News West Midland Engineering Exports Help Drive Uk Growth

The West Midlands is emerging as an exporting powerhouse with forecast growth of more than 8.1% driven by significant gains in engineering – shows a new study.

EY’s UK Goods Export Monitor, which tracks international export data by region, sector and trade routes over the next five years, shows that engineering industries are anticipated to lead growth in UK goods exports into new trade corridors, with a focus on high-end, specialist products.

“While the UK services sector remains the principle engine of recovery, goods – which account for nearly half of all UK exports – still make a vital contribution to the economy,” said Steve Varley, chairman and UK & Ireland managing partner at EY.

But whilst engineering is anticipated to drive growth across the whole of the UK, the study found significant regional variance, with the West Midlands emerging as an engineering export powerhouse.

The area is on track to grow goods exports faster than any other UK region by selling high-end engineering far outside Europe, with annualised growth in engineering goods exports of almost 5%, worth £6.9 billion in 2017, compared with £5.5 billion in 2012.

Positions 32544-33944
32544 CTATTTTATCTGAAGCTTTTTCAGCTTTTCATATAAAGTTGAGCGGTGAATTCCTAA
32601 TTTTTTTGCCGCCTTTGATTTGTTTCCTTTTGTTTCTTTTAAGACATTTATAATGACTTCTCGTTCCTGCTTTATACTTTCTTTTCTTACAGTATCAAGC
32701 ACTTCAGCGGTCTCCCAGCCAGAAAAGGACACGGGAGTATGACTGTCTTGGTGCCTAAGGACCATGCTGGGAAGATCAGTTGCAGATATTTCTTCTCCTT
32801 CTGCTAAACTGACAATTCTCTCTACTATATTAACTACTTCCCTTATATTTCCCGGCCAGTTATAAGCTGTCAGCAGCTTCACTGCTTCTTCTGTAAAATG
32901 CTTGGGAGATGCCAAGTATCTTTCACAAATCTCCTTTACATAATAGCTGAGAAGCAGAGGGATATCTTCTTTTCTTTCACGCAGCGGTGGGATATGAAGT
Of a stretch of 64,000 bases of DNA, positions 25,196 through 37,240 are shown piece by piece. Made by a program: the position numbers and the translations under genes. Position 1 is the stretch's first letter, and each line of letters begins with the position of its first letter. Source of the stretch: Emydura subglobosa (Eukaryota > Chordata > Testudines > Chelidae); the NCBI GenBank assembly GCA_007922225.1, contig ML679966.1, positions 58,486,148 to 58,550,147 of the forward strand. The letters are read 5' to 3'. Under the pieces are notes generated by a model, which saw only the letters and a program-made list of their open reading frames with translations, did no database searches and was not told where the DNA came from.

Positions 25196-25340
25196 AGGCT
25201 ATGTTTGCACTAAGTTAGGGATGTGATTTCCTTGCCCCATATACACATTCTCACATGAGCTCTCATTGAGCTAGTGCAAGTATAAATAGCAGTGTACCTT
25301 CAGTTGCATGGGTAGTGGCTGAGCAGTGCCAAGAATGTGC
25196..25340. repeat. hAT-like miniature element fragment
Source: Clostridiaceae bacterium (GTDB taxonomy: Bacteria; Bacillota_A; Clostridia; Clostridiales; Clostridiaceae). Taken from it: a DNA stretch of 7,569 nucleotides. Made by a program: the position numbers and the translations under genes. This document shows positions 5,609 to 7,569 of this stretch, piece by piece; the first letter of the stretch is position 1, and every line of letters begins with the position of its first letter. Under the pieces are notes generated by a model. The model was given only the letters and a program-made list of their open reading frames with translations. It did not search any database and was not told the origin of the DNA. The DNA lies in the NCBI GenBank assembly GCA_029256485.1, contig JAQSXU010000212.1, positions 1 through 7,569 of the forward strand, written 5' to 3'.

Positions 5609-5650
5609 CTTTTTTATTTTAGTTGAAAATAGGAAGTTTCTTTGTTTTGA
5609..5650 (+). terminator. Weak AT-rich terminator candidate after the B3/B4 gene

Although the Midlands region remains behind London and the South East for total value of UK goods exports, it is the biggest regional winner by speed of growth, commented Sara Fowler, Midlands’ senior partner at EY.

“Over the last 15 years the region’s goods exporters have invested in competing at the niche manufacturing end of the engineering sectors and this is now paying dividends,” she added.

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The study shows engineering at the core of UK goods export growth over the next five years – but EY warns that sector-specific strategies are needed across the industry to help meet the demands of some of the world’s fastest growing economies.

“Some real sweet spots of demand for UK products are emerging for engineering to Hong Kong, Saudi Arabia and Poland. With UK regions like the West Midlands well positioned to benefit from this,” Gregory adds.

“But rather than take a blanket approach to export strategy, companies and policy makers need to examine trade at a corridor level based on where our biggest growth sectors can reap the greatest rewards,” he concludes.

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